The animal kingdom is full of aggressively territorial creatures: wolves, lions, mountain goats, bulls. When these guys mark their territory, they mean it. If you step in their space, they’ll knock you down.
Then they’ll eat you. Bones and all.
But they’re Care Bears compared to the Thisismy pewsir, the scientific name given to a recently discovered and incredibly territorial species.
Perhaps you’ve seen this creature before. The male typically wears a conservative suit and tie, while the female adorns herself in either a dress or a long skirt and blouse.
Their natural habitat is a well-lit, man-made structure known as a chapel. Its walls and decor are rather plain, but its long padded seats — commonly called pews — are highly sought-after nesting places.
That’s because the Thisismy pewsir is very particular about his choice of pew. Only one will do, the one he flocks to every Sunday. It is his pew. He owns it. Anyone sitting in his pew is invading his property and therefore subject to his wrath.
That wrath is manifest by a light tap on the shoulder, an insincere smile, and the words, “You’re sitting in my seat.”
The victim of this assault (i.e. prey) is usually the innocent and harmless creature known as Ward visitoris. Perhaps he’s here on business. Or perhaps his family is considering moving to the area.
Either way, the Ward visitoris has made a grave mistake. He sat in an owned pew. He wrongfully assumed that the seats in the chapel were available on a first-come-first-serve basis.
How silly of him.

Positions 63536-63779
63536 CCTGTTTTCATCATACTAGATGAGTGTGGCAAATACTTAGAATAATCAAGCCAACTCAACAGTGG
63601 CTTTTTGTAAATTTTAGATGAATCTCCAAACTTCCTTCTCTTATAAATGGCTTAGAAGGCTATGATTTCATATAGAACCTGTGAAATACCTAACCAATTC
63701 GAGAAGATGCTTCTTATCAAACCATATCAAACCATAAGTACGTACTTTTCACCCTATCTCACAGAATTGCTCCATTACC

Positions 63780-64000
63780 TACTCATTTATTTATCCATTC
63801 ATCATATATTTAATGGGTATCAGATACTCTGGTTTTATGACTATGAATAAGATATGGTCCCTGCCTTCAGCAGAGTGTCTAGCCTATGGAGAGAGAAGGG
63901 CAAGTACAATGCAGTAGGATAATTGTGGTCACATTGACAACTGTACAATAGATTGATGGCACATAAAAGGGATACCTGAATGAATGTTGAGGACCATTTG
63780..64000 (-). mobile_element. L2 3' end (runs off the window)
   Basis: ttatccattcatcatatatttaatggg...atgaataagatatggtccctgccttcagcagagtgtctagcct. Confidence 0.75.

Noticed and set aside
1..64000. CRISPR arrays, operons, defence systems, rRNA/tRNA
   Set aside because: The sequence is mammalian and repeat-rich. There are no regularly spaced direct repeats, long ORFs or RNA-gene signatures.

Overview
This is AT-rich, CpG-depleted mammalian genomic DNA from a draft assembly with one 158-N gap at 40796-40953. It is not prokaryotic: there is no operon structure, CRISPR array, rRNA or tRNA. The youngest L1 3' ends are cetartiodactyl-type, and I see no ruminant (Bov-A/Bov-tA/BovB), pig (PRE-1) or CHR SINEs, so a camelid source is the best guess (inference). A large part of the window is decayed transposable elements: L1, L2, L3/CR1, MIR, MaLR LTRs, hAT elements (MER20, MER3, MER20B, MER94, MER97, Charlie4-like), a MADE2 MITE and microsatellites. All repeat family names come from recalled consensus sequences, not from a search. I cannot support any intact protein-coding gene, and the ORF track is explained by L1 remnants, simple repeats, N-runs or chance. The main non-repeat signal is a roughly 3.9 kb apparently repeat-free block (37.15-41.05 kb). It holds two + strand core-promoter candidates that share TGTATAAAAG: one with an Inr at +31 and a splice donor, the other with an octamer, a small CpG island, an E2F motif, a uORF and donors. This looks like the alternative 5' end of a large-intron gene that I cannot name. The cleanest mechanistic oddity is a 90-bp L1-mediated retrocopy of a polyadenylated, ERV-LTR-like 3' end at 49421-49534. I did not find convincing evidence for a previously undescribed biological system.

He must come from an imaginary land, a place where people welcome strangers at the door and invite them to sit wherever they chose.
He deserves public humiliation. He must stand and move to an unoccupied — and unowned — pew. In fact, maybe it’s best for him to go and graze in free-range territory, a little place we call the lobby.
Not all members of the species are this cruel, of course. Many won’t actually ask the person to get up and move. Instead, they’ll find another seat close by and shoot the Ward visitoris dirty looks throughout the meeting. Others hold only mild resentment.
But regardless of his course of action, the Thisismy pewsir will always believe the pew rightfully belongs to him.
Fortunately, this species only accounts for a small percentage of the church population. Most wards have only one or two. Some wards don’t have any.
Too bad the same can’t be said for Imsavin theseseats, another territorial, yet far more prevalent, species.
The Imsavin theseseats is notorious for staking claim to empty pews by placing books, bags, and scripture cases along the seat of the pew. These figurative flags of conquest are intended to ward off anyone who may be tempted to sit there.
“My wife and kids are coming, ” they’ll say.
“I’m saving these for my friends,” they’ll say.
The appropriate response is, “Your wife and kids aren’t here. I am. I came early precisely so that I could get a good seat. Your wife and kids will arrive after me and therefore do not deserve better seats than me. Saving seats is both selfish and inconsiderate. If this weren’t a place of worship, I’d grab that hymnbook and sock you with it.”